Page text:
It is very important to promote the library media center as a place where instruction meets inquiry, where students are learning from not just the teacher, but from themselves and each other as well. There has been a lot of research done about how important collaboration is. In a paper written by Leaders for Tomorrow’s Schools, it states, “By working together, schools, families, and communities can prepare for a more promising future,” (“The Importance of School and Community Collaboration”).
Improving our knowledge of educational technology and 21st century learner standards, our understanding of core content standards, and information seeking skills are driving forces behind the desire to improve and in turn, better our ability to support learning. When observing experienced teacher librarians work with teachers and students, their mastery of such skills becomes immediately apparent. Furthermore, their desire to truly get to know each student and his or her interests and learning styles only adds to their importance in a collaborative learning environment. According to Debra Lau Whelan, “…an overwhelming number of kids think media specialists are essential to learning,” (Whelan 2004). I also value those skills and hope to emulate them as I progress in my push to promote lifelong learning.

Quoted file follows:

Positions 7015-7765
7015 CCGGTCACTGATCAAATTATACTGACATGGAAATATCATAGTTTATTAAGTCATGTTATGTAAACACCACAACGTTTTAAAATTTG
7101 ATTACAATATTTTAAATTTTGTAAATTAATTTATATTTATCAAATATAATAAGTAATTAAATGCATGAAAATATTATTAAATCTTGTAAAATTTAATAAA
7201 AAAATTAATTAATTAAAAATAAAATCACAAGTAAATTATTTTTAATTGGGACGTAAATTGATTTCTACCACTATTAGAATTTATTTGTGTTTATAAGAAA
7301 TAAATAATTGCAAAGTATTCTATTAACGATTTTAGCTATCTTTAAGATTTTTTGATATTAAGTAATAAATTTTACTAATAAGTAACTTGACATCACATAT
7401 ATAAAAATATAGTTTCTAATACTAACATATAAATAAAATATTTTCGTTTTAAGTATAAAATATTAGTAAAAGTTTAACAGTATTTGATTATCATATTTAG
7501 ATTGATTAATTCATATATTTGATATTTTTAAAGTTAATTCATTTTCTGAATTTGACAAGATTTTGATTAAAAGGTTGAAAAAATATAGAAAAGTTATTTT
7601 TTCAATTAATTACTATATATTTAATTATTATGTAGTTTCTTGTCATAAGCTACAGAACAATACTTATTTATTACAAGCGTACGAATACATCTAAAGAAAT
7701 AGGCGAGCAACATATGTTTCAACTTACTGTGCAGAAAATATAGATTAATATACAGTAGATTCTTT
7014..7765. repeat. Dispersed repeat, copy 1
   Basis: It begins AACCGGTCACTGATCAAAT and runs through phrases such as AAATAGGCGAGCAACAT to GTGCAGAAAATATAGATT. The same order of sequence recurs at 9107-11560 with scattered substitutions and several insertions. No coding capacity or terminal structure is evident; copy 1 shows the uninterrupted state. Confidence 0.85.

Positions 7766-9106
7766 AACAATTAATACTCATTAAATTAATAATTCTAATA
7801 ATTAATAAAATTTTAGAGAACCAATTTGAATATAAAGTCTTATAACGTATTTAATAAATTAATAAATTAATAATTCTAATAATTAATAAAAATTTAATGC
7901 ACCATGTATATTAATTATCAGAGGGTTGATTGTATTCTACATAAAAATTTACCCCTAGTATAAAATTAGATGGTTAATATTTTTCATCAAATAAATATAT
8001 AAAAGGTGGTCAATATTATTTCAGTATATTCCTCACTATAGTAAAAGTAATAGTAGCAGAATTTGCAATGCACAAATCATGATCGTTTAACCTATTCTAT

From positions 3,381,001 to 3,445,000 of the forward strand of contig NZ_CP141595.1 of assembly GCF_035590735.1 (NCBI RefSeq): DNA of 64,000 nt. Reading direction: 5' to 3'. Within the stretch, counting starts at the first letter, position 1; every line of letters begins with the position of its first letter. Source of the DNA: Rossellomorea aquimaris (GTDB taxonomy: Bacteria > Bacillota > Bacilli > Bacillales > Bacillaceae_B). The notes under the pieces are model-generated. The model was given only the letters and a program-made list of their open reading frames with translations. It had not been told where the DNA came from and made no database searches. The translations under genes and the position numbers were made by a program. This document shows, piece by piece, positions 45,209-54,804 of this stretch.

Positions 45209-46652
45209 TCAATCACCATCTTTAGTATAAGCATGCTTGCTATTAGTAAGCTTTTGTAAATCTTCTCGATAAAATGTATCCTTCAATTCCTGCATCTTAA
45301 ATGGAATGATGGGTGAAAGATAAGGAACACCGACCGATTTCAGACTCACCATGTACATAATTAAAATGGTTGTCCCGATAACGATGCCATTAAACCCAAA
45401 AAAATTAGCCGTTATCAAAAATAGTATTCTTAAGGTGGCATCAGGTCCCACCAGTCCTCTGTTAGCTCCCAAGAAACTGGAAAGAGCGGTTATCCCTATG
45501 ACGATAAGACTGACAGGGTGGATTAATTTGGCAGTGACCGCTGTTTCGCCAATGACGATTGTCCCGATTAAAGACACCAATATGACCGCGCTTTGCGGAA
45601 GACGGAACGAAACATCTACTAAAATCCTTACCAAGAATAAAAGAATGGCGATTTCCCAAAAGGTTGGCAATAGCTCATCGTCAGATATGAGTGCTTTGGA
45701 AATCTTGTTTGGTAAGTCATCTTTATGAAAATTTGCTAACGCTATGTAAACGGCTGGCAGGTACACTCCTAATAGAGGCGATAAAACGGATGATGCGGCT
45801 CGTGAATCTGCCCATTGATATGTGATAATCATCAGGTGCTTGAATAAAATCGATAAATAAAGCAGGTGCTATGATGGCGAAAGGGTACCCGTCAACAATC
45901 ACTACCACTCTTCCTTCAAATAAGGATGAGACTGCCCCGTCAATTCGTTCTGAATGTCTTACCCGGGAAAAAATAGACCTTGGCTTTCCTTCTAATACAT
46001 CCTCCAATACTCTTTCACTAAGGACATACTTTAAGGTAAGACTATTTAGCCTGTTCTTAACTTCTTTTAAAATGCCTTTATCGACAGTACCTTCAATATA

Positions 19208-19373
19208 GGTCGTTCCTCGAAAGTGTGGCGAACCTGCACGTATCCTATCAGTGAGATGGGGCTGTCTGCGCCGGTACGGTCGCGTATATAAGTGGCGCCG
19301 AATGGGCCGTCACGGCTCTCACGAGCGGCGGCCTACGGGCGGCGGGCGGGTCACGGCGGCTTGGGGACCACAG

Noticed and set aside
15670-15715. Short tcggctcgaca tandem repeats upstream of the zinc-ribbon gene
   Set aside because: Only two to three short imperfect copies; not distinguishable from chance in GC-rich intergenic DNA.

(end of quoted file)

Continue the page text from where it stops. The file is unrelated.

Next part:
School and Community Collaboration. Retrieved from http://www.michigan.gov/documents/The_Importance_of_School_and_Comm....
Whelan, D.(2004). A new Ohio study shows how school
libraries help students learn. Retrieved from http://www.schoollibraryjournal.com/article/CA377858.html.
Baker, B. (2008). Answering the value question: Does
technology impact student success? Retrieved from http://www.educause.edu/Resources/AnsweringtheValueQuestionDoesT/16....
Leaders for Tomorrow’s Schools. (1995). The Importance of